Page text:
2 2 Recommendations the Breast surgeons should search for disparities, inequalities, and gaps in 1. quality of breast surgical care. Gaps are identified when there is proof of variability of performance synchronous with evidence that good performance is possible; i.e. actual care does not match achievable care. Breast specific “quality measures” (QM ) should be developed, then used for 2. quality gap identification, peer performance comparison, and quality improvement initiatives. QMs are an attempt to quantify quality of care in a specific -operative general surgical morbidity and mortality outcome QM domain of care. Post are important but not sufficient to measure breast surgical performance. 3. QMs should be developed for multiple domains of care to include, but not limited to care structure, process of care, outcomes, patient experience, care coordinati on, affordability, access, and population health. QMs require “specifications” 4. - a specific numerator, denominator, exception and exclusion criteria. These specifications improve fairness during peer comparisons because they differentiate between “quality ” and “non- quality” reasons why performance for a specific QM was “not met.” 5. New QMs should have “desirable attributes.” These include relevancy, importance (gap between desired and actual care), scientific soundness, and feasibility of measurement. performance comparison requires appropriate statistical risk adjustment 6. Peer for accuracy and fairness. Programs designed for breast -specific QM reporting and peer performance 7. comparison should be accessible for both general and breast specialty surgeons. Atte mpts should be made to develop programs that limit the surgeon burden of data entry. 8. Providers of care should not be expected to achieve 100% compliance with every QM. There are justifiable reasons why performance may not be achieved to include patient re -morbidities, and limited life expectancy. In addition, fusal, significant co performance for some QM can be dependent on multiple care providers and cannot be solely “attributed” to the surgeon. 9. The developers of QM and improvement initiatives should seek multi - stakeholder input to include patients, payers, and policymakers, in addition to the providers of care and their professional organizations. 10. Programs that intend to use breast cancer QM for “accountability” should not be developed without breast surge on stakeholder representation. Accountability use includes public transparency, linking provider performance to financial compensation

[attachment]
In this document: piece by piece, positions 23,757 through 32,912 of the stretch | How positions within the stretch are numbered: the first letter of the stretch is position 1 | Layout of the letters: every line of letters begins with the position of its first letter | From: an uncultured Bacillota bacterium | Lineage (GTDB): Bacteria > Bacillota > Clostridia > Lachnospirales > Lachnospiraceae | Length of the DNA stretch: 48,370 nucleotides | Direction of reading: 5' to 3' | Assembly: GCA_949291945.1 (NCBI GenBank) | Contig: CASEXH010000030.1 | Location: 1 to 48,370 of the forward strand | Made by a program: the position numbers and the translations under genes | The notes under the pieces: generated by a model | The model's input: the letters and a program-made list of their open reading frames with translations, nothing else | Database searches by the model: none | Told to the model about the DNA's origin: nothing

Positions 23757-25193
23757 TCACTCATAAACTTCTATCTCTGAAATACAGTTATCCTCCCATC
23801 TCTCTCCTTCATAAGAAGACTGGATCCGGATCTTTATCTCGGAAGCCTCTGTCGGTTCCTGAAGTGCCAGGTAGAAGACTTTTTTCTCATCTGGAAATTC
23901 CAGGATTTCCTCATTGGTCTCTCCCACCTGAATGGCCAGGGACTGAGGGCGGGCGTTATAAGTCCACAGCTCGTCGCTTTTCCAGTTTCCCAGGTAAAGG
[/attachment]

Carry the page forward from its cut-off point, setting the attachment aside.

3 3 (or penalty), patient steerage (eligibility to see a patient), and licensing or credentialing activities. QM program dat 11. a should be reviewed periodically for effectiveness and The results will drive decisions to continue, modify, or retire contemporary relevancy. specific QM or the entire program. The stewards of quality measurement must anticipate and monitor for 12. ed outcomes because quality initiatives may cause unintended and unintend adverse consequences such as provider “risk aversion” to care for a patient or change their choice of procedure to meet a “performance requirement” of a QM. variability of surgical care exists, all surgeons 13. Since there is ample evidence that should participate in quality measurement and improvement activities at some level to determine their level of performance. - References - National Quality Measures Clearinghouse. Breast 1. /Resources.asp quality measures. Agency for Health Quality and x Accessed June 30, 2015. Health and Medicine Division. Delivering High - 10. Research. Quality Cancer Care: Charting a New Course for a h.aspx?term=breast System in Crisis. The National Academies of Accessed June 30, 2015. Sciences, Engineering, Medicine. National Quality Measures Clearinghouse. Tutorials on 2. quality measures. Agency for Health Quality and - -Care -Cancer -Quality -High ring 013/Delive Research. Charting -a-New -Course -for -a-System -in- Accessed June 30, 2015. Crisis.aspx Accessed June 30, 2015. x.aspx 3. American Society of Clinical Oncology Institute for National Quality Measures Clearinghouse. Uses of 11. Quality. quality measures. Agency for Health Quality and - Resear ch. -Cancer - -Charting -a-New High -Quality -Care -for Course - -in-Crisis/Report -a-System g.aspx Accessed June 30, 2015. Brief091013.aspx Accessed June 30, 2015. 4. National Quality Measures Clearinghouse. Desirable American Society of Clinical Oncology. Practice and 12. attributes of a quality measure. Agency for Health guidelines. Quality and Research. - ttri Accessed June 30, 2015. -resources improvement Accessed June 30, 2015. butes.aspx 13. American College of Surgeons. Quality programs. 5. Measuring Performance. National Quality Forum. -programs Accessed June 30, 2015. Accessed June nce/Measuring_Performance.aspx 30, 2015. American College of Surgeons. National Surgical 14. ® ® 6. (ACS NSQIP NQF endorsed Quality Measures. National Quality ). Quality Improvement Program Forum. -nsqip -programs/acs Accessed June 30, 2015. Accessed June 30, 2015. American College of Surgeons. National accreditation 15. National Healthcare Quality and Disparities Reports. 7. program for breast centers. Agency for Healthcare Research and Quality. -programs/napbc Accessed June 30, 2015. Accessed June 30, 2015. ex.html American College of Surgeons. Commission on Cancer 16. 8. National Qualit y Strategy. Agency for Healthcare - Program Standards. https:// Research and Quality. programs/cancer/coc/standards Accessed June 30, 2015. Accessed June 30, 2015. 17. Surgical Quality Alliance. Document on public Institute for Healthcare Improvement. Quality, cost 9. reporting of surgical quality measures. and value resources.